By Rogers Aghan, March, 2, 2023, Millets constitute an extensive group of small-grained, dryland cereals including barnyard, foxtail, and fonio, among others. Millets are a rich source of vital nutrients.
Millets are grown in Africa and Asia primarily, with India being the prominent producer foolwed by Nigeria, Niger, and China. Millets were among the first plants to be domesticated and continue to serve as a traditional staple crop in different sub-Saharan African and Asian regions.
These crops have since survived harsh growing conditions considering they are rooted in ancient cultures and ancestral traditions. Their adaptability and resilience to climate change offer the opportunity to strengthen food security and enhance economic growth.
According to the Food and Agricultural Organization, millets deserve attention and a place at our tables.
The ever-growing global population needs healthy and sufficient food amidst climate emergencies and the depletion of natural resources.
Millet offers the opportunity to counter the high demand for food because of its ability to withstand harsh climatic conditions. They can be harvested in dry seasons and are suitable for populations vulnerable to food insecurity.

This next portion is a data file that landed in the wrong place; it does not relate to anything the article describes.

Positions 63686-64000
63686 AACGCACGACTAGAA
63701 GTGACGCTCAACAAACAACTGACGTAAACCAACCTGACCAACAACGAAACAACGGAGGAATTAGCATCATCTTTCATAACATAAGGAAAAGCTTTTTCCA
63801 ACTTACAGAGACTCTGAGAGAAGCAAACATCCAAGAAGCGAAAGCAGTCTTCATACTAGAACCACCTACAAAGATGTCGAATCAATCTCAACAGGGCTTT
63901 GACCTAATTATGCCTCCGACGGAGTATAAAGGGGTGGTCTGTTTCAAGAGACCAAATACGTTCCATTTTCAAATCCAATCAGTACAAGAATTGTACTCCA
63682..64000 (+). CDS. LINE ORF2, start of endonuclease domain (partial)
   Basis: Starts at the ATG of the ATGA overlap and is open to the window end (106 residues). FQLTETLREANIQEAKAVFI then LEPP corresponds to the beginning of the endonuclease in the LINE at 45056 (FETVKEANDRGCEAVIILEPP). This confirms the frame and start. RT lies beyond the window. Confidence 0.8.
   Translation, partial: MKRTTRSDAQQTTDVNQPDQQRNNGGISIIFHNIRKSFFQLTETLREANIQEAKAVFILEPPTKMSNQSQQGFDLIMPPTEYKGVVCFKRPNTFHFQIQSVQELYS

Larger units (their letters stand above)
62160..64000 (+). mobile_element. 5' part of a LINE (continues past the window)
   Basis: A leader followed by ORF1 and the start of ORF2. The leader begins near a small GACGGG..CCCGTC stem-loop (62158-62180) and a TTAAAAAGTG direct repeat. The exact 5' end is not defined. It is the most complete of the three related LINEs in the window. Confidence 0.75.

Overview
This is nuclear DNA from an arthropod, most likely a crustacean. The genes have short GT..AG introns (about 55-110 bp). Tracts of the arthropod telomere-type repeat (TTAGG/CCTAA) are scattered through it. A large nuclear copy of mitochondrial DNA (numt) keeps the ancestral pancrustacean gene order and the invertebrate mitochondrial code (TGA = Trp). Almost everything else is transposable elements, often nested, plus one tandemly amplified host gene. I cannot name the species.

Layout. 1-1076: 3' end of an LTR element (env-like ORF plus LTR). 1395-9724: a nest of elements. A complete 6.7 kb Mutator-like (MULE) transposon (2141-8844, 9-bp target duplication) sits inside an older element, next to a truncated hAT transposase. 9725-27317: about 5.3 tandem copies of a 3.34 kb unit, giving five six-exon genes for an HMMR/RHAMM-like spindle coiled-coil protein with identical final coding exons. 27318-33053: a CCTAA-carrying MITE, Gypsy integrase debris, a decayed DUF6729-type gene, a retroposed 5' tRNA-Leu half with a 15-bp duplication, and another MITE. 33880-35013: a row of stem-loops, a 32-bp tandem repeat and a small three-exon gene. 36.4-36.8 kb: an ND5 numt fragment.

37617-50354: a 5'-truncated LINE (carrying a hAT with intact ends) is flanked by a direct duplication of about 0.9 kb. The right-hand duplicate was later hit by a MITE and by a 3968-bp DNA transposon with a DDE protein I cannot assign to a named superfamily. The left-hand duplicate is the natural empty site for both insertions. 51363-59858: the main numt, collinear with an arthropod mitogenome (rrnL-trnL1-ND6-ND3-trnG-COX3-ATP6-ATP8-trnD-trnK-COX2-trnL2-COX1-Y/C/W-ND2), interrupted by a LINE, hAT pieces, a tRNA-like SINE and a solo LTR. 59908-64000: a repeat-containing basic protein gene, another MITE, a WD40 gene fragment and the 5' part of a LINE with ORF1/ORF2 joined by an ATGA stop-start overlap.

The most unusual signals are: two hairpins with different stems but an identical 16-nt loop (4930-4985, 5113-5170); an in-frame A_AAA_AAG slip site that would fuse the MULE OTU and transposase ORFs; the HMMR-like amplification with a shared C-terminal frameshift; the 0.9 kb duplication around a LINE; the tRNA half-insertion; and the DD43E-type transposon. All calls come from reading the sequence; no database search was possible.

Nonetheless, millets contribute to a healthy diet. They are a source of minerals, proteins, and antioxidants.
Each millet variety offers different types and amounts of fiber, which are vital for blood sugar and averting problems associated with constipation. Millets are gluten-free making them a great food option for people with celiac disease or gluten intolerance, diabetes, or high blood sugar.
The crop could be a promising livelihood opportunity for small-scale farmers. Millet can regain market share even with the widespread cereals which have influenced the shift of dietary preference away from the crop. By encouraging the consumption and production of the crop, small-scale farmers can access the market once again.